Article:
Where Hiring: Barcelona, Spain; Beijing, China; Belo Horizonte, Brazil; Chicago, IL; Cologne, Germany; Denver, CO; Hyderabad, India; London, England; San Francisco, CA; Singapore and more
- Ancestry – Helps everyone, everywhere discover the story of what led to them.
Where Hiring: Dublin, Ireland; Helena, MT; Lehi, UT; London, England; San Francisco, CA
- Tenable – Transform your security program with continuous visibility and critical context, enabling decisive action.
Where Hiring: Columbia, MD; Dublin, Ireland; New York, NY; San Francisco, CA; Paris, France; Singapore; Stockholm, Sweden; Sydney, Australia; Toronto, Canada; Uxbridge, England and more
- Kronos – Offers the industry’s most powerful suite of tools and services to manage and engage your entire workforce.
Where Hiring: Bracknell, England; Chelmsford, MA; Hong Kong; Lake Mary, FL; Melbourne, Australia; Mexico City, Mexico; Montreal, Canada; Noida, India; Port-au-Prince, Haiti; Zellik, Belgium
From the original article on Glassdoor
In the early 1900’s, European explorers were making the first automotive forays into the Saharan desert. Their efforts sparked the imaginations of many explorers – to go further than any known travelers had ever gone before into this harsh terrain in search of fame, lost cities, and mysterious desert riches. The desert environment was brutal to these expeditions and many ended early in disappointment and some to tragedy.
In 1932, in one particularly desolate and inaccessible location, the explorer Patrick Clayton was making the first known forays into the brutal and windswept Saad Plateau south of the Great Sand Sea. As he was driving in one of the most hostile areas of the Sahara, he noticed something that shouldn’t be there. In a several kilometer area, he found chunks of yellow-green glass.
He collected some for the Egyptian Geological Survey. Clayton returned over the next couple years, collecting more samples until 1934 when he marked his last visit by leaving a whiskey bottle with a note inside
The Ancient Egyptians apparently found these glass objects as well, using them as decoration. One can even be found in a pendant worn by King Tutankhamun.
Many scientists today think the glass was a product of a meteor exploding in an aerial burst right before impact to the Earth, causing the surface temperature to reach 1,800 degrees Celsius/3,272 degrees Fahrenheit. Some geologists associate the glass formed from such a large areal burst as analogous to trinitite which was created from sand exposed to the thermal radiation of early nuclear explosion tests. It is estimated to have occurred around 26 million years ago since glass was found knapped and used to make tools during the Pleistocene era.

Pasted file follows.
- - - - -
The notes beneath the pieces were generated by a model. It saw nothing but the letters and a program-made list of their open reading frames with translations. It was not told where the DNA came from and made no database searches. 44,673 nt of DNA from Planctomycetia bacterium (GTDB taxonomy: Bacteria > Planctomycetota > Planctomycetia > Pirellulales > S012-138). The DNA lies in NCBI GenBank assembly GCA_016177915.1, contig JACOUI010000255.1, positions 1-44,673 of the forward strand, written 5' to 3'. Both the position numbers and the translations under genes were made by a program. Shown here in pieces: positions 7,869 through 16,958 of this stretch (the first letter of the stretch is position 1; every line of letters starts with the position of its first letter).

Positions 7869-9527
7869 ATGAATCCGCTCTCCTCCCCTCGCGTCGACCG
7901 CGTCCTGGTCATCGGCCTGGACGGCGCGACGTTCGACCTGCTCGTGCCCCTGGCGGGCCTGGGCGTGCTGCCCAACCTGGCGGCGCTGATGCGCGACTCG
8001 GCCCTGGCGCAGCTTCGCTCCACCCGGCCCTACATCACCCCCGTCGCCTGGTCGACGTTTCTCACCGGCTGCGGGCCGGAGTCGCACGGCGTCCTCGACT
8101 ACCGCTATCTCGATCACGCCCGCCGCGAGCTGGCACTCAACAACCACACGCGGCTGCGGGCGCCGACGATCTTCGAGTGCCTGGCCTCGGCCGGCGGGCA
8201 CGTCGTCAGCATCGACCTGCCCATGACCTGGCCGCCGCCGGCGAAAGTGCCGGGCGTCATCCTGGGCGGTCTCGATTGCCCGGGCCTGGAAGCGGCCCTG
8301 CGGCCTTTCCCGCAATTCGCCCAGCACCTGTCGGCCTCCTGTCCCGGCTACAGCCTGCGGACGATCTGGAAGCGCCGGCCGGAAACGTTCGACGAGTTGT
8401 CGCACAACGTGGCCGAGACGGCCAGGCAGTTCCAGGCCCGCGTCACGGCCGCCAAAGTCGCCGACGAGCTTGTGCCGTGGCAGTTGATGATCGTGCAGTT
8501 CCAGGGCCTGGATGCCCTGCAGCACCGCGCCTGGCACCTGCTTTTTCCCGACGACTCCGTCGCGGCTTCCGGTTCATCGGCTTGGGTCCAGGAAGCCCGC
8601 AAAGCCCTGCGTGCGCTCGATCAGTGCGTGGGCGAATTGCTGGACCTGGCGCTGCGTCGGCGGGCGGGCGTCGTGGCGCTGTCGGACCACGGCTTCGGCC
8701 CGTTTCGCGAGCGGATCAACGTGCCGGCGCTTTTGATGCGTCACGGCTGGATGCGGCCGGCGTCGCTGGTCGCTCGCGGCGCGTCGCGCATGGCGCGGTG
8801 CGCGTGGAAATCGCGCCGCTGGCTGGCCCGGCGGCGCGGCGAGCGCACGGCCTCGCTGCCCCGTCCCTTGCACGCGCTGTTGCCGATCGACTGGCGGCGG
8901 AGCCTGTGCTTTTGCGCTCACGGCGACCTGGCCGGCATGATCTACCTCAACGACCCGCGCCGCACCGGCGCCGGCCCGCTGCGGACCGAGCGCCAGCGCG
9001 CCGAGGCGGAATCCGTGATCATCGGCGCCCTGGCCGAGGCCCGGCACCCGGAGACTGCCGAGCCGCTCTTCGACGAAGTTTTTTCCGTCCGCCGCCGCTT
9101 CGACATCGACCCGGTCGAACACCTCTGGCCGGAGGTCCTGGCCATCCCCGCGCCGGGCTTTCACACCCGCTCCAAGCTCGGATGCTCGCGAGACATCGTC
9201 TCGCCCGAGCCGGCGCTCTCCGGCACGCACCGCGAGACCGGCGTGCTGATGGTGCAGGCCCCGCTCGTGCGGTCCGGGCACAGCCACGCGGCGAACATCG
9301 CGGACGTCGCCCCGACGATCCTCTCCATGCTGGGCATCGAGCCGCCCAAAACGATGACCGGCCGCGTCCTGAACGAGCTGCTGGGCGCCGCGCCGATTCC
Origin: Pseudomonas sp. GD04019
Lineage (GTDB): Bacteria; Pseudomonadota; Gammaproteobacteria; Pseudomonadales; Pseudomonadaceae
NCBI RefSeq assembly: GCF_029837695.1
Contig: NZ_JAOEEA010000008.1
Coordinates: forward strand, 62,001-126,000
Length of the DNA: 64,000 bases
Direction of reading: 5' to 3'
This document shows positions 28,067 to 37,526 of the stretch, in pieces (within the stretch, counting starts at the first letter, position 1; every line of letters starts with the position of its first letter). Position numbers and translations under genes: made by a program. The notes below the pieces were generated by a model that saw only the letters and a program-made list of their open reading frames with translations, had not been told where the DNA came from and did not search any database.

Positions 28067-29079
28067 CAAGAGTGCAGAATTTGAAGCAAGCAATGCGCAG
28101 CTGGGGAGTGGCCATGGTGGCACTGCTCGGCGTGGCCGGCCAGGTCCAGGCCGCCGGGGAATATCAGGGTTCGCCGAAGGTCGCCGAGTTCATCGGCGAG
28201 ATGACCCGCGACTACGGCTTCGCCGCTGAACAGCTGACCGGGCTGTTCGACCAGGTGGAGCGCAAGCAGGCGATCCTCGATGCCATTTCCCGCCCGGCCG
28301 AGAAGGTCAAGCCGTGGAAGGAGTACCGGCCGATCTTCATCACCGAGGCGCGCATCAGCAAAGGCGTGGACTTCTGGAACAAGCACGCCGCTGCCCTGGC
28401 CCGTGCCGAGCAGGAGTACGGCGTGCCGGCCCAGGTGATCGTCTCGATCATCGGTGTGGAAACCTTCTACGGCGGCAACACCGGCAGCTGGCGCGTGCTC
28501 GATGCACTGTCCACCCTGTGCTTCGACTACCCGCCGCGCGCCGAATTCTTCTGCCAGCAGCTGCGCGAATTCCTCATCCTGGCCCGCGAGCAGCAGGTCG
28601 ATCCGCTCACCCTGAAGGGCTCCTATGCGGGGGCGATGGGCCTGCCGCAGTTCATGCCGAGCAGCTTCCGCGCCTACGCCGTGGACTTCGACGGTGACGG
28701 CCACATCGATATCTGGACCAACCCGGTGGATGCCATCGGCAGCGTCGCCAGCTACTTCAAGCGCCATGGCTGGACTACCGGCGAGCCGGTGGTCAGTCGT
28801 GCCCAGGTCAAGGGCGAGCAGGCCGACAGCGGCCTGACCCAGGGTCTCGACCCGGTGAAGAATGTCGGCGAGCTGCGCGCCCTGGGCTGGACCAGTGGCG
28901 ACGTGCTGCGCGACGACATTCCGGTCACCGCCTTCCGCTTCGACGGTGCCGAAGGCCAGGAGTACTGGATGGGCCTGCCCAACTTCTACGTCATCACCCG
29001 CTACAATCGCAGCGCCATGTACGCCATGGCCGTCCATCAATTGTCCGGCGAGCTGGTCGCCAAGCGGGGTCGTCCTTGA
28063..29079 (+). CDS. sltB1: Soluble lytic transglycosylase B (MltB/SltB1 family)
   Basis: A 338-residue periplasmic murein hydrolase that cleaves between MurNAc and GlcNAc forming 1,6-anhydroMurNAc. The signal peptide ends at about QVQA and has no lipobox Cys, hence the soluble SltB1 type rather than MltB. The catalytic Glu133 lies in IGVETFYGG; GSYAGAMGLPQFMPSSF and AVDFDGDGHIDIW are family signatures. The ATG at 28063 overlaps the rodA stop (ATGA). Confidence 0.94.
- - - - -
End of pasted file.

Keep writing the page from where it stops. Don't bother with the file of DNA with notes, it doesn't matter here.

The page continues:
The image below is of the possible crater from the remaining debris left from the aerial explosion in the area.
- The original publication of the finding by Patrick Clayton.
- Here is an interesting BBC documentary on the subject:
This looks fantastic!
This week in Japan, a new pro basketball league is getting underway, and tonight’s game between Alvark Tokyo and the Ryukyu Golden Kings is being played on an LED court. It’s nuts.
There is a new butler’s café in Shibuya – where men come to your table when you ring a bell and always answer with, “Yes my princess?”. While this idea isn’t completely new – there are maid cafes and hostess clubs for men, and host clubs for women. But the twist with this butler cafe in the Shibuya district of Tokyo, Japan? All the men are Western.
Fascinatingly, the female owner (Yuki Hirohata) of the club walked through Shibuya and asked over 200 women what they were looking for in a cafe. She said these women all wanted waiters that were male, good looking, treat them nice, but most importantly, were Westerners.
“Being gentlemanly in Japanese culture is embarrassing for Japanese men.”, “Women are exhausted with the traditional rules of Japanese society. These guys are different than typical Japanese men – they make me feel special.”
This summed up my experience with Japanese arcades very well. He even includes the ‘Fear of Heights’ experience by Bandai-Namco that I’ve posted about before. But I can’t believe I missed the real cars in Odaiba. Guess I’ll need to make another trip.